We've highlighted many examples of open office plans that try to encourage collaboration and democracy in the workplace, from an innovative office design in Utah to the open plan of Menlo Communications in Ann Arbor, Michigan. Shareabe.net reader Annemarie Harris writes to tell us about yet another exciting open source office in Michigan:
I work for United Way for Southeastern Michigan. As you may be aware, United Ways throughout the country are in a phase of transformation, changing their business model from one that primarily advances workplace campaigns and one that fosters social change in a collaborative way. We don't necessarily control how social change occurs, but rather, we serve as the platform for the community to foster and achieve social change, on behalf of all.
Our leader, Michael Brennan, President and CEO of UWSEM, believes that every resource imaginable serves a critical role in advancing community change. One resource, in particular, is the use of space. As a result, he drastically changed United Way's work environment. We work in an open, collaborative space -- 60%+ of us are considered alternative work spacers.
What's more, Mr. Brennan believes that it is not a "me space" or "United Way space" but a "We Space," where the community comes together to address and solve social challenges collectively. Staff are held accountable for not only collaboratively amongst ourselves, but also ensuring that we are working with external stakeholders as well.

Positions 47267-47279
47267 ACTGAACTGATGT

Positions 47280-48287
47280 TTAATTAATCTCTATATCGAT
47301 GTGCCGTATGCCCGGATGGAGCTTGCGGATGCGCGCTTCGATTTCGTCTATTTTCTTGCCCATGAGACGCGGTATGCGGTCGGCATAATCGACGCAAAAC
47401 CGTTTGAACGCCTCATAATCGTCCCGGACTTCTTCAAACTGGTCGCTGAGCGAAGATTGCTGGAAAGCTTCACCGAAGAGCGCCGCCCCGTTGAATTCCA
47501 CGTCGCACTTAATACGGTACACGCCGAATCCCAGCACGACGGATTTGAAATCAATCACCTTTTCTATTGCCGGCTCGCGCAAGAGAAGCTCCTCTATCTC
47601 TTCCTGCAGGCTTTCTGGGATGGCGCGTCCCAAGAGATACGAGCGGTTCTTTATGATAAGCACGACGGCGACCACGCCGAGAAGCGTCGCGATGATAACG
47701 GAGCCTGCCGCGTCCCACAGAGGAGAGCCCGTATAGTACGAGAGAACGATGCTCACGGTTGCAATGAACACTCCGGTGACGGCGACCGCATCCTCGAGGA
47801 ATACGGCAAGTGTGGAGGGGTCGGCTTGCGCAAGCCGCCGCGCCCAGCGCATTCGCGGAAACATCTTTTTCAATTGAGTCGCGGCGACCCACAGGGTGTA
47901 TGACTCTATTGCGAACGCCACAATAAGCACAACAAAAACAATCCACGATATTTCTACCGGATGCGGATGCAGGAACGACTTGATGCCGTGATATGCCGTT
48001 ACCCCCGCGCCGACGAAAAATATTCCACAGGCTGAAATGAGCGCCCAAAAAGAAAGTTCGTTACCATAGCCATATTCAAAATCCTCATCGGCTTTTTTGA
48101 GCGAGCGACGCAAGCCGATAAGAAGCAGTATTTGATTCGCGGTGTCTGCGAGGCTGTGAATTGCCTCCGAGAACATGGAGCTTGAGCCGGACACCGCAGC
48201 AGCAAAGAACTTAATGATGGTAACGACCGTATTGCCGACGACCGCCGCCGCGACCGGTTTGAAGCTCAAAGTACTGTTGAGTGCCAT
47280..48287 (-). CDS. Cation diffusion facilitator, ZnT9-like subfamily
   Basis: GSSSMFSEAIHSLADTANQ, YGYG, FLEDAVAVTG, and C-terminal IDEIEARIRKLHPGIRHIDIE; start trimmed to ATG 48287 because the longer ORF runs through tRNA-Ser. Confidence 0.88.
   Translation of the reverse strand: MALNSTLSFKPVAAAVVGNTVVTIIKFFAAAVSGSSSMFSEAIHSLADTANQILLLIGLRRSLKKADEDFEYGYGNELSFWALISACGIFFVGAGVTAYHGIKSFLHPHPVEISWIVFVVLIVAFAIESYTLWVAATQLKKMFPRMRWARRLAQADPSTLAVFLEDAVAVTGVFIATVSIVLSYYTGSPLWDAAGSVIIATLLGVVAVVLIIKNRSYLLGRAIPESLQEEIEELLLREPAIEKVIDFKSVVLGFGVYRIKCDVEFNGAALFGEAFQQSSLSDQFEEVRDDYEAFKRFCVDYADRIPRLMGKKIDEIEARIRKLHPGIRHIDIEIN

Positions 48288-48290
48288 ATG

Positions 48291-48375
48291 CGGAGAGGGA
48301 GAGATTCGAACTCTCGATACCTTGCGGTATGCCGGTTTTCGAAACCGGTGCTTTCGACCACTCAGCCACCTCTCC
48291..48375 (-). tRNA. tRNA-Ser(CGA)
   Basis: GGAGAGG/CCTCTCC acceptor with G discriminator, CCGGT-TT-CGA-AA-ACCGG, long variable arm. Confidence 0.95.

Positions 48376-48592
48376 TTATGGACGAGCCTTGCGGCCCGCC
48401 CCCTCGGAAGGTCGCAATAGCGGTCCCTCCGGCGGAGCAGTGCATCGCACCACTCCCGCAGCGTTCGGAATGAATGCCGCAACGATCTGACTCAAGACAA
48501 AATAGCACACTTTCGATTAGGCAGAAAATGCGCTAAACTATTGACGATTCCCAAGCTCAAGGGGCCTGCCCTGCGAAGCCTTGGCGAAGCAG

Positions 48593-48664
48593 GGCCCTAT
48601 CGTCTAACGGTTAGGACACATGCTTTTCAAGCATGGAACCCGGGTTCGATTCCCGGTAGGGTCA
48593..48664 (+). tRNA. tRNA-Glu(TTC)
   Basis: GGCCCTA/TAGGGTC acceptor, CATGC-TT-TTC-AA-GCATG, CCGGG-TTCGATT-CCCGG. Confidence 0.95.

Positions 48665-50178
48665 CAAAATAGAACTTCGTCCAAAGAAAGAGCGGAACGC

External folks are welcomed and encouraged to touch down and spend their day/s at United Way - even if it's not on official United Way business. That includes not only individuals, but groups as well.
We have multiple meeting spaces that are designed to meet the needs of small to large convenings. We are high-tech -- wireless, LCDs, white boards, etc. It's not uncommon to be in the building and have half of the people there on any given day be people I don't even work with -- on the phone, their laptop or meeting with others.
Can space accelerate social change? Absolutely. At the very least, it gives you the type of environment that provides hope that you can change the world.
Annemarie points to an interesting article in the Detroit Free Press that explains a bit more about the project, if you're interested.